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Find video protocols related to scientific articles indexed in Pubmed.
Rice fertilization-Independent Endosperm1 regulates seed size under heat stress by controlling early endosperm development.
Plant Physiol.
PUBLISHED: 03-03-2014
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Although heat stress reduces seed size in rice (Oryza sativa), little is known about the molecular mechanisms underlying the observed reduction in seed size and yield. To elucidate the mechanistic basis of heat sensitivity and reduced seed size, we imposed a moderate (34°C) and a high (42°C) heat stress treatment on developing rice seeds during the postfertilization stage. Both stress treatments reduced the final seed size. At a cellular level, the moderate heat stress resulted in precocious endosperm cellularization, whereas severe heat-stressed seeds failed to cellularize. Initiation of endosperm cellularization is a critical developmental transition required for normal seed development, and it is controlled by Polycomb Repressive Complex2 (PRC2) in Arabidopsis (Arabidopsis thaliana). We observed that a member of PRC2 called Fertilization-Independent Endosperm1 (OsFIE1) was sensitive to temperature changes, and its expression was negatively correlated with the duration of the syncytial stage during heat stress. Seeds from plants overexpressing OsFIE1 had reduced seed size and exhibited precocious cellularization. The DNA methylation status and a repressive histone modification of OsFIE1 were observed to be temperature sensitive. Our data suggested that the thermal sensitivity of seed enlargement could partly be caused by altered epigenetic regulation of endosperm development during the transition from the syncytial to the cellularized state.
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Transcriptome analysis highlights changes in the leaves of maize plants cultivated in acidic soil containing toxic levels of Al(3+)
Mol. Biol. Rep.
PUBLISHED: 02-22-2014
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Soil acidity limits crop yields worldwide and is a common result of aluminum (Al) phytotoxicity, which is known to inhibit root growth. Here, we compared the transcriptome of leaves from maize seedlings grown under control conditions (soil without free Al) and under acidic soil containing toxic levels of Al. This study reports, for the first time, the complex transcriptional changes that occur in the leaves of maize plants grown in acidic soil with phytotoxic levels of Al. Our data indicate that 668 genes were differentially expressed in the leaves of plants grown in acidic soil, which is significantly greater than that observed in our previous work with roots. Genes encoding TCA cycle enzymes were upregulated, although no specific transporter of organic acids was differentially expressed in leaves. We also provide evidence for positive roles for auxin and brassinosteroids in Al tolerance, whereas gibberellin and jasmonate may have negative roles. Our data indicate that plant responses to acidic soil with high Al content are not restricted to the root; tolerance mechanisms are also displayed in the aerial parts of the plant, thus indicating that the entire plant responds to stress.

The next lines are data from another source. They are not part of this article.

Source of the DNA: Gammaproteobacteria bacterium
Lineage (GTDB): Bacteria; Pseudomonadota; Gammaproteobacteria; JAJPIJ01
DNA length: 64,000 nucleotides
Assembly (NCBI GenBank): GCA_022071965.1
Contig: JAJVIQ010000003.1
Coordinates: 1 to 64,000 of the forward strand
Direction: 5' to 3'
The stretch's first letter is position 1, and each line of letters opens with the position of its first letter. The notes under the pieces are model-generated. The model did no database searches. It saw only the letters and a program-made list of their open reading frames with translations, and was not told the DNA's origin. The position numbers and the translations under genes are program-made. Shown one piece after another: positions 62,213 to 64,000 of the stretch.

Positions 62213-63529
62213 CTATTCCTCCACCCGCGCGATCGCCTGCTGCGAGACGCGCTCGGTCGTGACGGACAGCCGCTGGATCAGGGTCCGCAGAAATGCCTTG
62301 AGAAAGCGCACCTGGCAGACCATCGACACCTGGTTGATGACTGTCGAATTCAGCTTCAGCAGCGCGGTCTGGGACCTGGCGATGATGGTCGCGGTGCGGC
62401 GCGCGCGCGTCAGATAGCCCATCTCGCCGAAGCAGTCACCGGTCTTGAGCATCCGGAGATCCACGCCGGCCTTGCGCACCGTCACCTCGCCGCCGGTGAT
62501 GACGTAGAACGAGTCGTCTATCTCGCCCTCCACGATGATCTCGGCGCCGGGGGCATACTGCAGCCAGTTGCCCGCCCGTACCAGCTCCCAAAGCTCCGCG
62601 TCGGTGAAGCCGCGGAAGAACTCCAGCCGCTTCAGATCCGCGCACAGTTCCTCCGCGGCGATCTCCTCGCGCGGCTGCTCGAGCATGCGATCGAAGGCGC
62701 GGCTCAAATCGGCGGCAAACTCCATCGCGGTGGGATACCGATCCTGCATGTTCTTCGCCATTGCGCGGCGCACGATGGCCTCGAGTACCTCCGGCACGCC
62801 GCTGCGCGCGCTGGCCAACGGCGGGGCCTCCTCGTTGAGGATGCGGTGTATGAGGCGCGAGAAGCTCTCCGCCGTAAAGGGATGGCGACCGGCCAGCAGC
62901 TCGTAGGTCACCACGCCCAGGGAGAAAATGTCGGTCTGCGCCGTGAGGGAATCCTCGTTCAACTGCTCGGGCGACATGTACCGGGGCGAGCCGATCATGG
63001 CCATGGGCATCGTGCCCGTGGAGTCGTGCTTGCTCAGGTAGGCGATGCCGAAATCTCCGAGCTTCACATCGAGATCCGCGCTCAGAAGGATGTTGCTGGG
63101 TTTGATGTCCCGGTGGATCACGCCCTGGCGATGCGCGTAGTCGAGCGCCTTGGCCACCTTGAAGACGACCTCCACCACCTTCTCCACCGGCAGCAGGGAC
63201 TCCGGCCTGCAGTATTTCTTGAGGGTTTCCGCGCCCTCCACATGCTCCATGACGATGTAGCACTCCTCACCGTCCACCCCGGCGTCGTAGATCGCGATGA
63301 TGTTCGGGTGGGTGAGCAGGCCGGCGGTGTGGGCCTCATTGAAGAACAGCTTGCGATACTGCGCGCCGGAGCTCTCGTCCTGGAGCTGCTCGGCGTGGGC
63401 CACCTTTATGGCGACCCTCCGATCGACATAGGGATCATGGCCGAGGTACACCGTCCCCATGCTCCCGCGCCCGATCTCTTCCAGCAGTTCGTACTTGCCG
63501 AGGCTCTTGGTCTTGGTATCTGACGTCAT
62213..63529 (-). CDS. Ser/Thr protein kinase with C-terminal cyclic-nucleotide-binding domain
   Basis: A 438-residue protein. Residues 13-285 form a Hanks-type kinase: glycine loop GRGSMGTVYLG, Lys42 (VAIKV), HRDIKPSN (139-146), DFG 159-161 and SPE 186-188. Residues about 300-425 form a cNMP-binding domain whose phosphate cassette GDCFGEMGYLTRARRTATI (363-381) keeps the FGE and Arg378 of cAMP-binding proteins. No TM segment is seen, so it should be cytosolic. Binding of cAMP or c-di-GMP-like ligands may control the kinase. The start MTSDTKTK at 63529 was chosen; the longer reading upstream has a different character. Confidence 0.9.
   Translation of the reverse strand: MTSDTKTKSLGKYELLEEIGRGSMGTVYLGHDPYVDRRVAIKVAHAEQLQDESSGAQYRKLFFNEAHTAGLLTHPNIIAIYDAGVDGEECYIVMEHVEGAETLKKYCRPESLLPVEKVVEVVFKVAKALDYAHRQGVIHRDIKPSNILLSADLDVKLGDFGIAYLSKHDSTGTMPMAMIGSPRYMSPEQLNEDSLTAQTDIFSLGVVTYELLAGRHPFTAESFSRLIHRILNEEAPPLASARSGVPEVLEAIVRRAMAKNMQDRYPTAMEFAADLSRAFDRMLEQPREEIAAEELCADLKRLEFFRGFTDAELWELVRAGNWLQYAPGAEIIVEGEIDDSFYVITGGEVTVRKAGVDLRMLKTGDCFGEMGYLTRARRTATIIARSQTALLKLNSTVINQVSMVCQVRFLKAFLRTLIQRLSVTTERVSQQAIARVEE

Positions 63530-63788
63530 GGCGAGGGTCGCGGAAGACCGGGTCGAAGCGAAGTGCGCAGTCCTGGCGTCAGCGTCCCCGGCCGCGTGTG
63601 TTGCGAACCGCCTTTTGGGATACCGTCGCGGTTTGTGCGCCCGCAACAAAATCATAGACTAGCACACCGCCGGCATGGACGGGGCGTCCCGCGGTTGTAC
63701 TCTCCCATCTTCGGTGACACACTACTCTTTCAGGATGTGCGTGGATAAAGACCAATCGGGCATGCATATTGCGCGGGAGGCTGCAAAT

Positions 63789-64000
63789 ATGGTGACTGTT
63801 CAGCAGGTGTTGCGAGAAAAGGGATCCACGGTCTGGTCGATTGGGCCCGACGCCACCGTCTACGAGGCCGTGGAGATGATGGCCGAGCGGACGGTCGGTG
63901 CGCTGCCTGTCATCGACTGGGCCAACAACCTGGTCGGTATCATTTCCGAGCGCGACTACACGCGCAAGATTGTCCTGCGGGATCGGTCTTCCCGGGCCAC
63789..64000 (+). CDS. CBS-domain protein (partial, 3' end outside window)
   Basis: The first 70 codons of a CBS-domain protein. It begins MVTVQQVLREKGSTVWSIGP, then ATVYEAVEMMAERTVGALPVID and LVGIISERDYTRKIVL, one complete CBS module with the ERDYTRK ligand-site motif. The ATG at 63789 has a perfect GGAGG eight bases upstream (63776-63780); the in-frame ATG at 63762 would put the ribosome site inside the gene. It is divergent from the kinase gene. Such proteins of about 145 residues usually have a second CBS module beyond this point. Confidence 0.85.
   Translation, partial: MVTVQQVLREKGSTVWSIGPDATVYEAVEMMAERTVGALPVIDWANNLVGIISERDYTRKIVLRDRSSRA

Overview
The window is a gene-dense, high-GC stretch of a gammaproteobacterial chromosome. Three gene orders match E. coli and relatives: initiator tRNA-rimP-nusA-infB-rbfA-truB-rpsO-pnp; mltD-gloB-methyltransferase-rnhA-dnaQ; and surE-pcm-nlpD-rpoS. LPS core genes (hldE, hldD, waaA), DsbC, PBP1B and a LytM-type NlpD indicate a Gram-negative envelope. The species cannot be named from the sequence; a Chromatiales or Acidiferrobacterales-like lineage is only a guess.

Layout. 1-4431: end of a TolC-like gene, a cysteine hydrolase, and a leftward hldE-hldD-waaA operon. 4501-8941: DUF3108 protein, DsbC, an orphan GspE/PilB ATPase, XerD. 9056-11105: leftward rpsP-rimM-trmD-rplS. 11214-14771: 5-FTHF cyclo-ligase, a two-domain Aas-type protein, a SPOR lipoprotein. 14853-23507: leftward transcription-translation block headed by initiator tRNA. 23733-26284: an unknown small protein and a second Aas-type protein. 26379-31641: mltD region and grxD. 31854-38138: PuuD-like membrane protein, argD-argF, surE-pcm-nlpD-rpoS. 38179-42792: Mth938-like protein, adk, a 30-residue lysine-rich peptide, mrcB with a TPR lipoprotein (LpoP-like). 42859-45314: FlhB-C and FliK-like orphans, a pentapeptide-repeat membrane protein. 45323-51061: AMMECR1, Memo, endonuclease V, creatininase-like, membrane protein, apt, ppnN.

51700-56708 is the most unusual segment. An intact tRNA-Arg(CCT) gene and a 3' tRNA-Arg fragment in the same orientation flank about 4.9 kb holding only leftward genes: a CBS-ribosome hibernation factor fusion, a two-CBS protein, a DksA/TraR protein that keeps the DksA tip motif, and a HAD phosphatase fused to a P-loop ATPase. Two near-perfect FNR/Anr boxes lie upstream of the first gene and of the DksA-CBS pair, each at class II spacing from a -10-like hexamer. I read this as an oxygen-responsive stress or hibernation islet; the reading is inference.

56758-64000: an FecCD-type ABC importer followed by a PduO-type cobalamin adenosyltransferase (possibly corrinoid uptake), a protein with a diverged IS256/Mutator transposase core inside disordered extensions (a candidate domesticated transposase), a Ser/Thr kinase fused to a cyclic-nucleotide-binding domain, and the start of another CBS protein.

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An Arabidopsis mitochondrial uncoupling protein confers tolerance to drought and salt stress in transgenic tobacco plants.
PLoS ONE
PUBLISHED: 07-26-2011
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Plants are challenged by a large number of environmental stresses that reduce productivity and even cause death. Both chloroplasts and mitochondria produce reactive oxygen species under normal conditions; however, stress causes an imbalance in these species that leads to deviations from normal cellular conditions and a variety of toxic effects. Mitochondria have uncoupling proteins (UCPs) that uncouple electron transport from ATP synthesis. There is evidence that UCPs play a role in alleviating stress caused by reactive oxygen species overproduction. However, direct evidence that UCPs protect plants from abiotic stress is lacking.
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A novel stress-induced sugarcane gene confers tolerance to drought, salt and oxidative stress in transgenic tobacco plants.
PLoS ONE
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Drought is a major abiotic stress that affects crop productivity worldwide. Sugarcane can withstand periods of water scarcity during the final stage of culm maturation, during which sucrose accumulation occurs. Meanwhile, prolonged periods of drought can cause severe plant losses.
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What is Visualize?

JoVE Visualize is a tool created to match the last 5 years of PubMed publications to methods in JoVE's video library.

How does it work?

We use abstracts found on PubMed and match them to JoVE videos to create a list of 10 to 30 related methods videos.

Video X seems to be unrelated to Abstract Y...

In developing our video relationships, we compare around 5 million PubMed articles to our library of over 4,500 methods videos. In some cases the language used in the PubMed abstracts makes matching that content to a JoVE video difficult. In other cases, there happens not to be any content in our video library that is relevant to the topic of a given abstract. In these cases, our algorithms are trying their best to display videos with relevant content, which can sometimes result in matched videos with only a slight relation.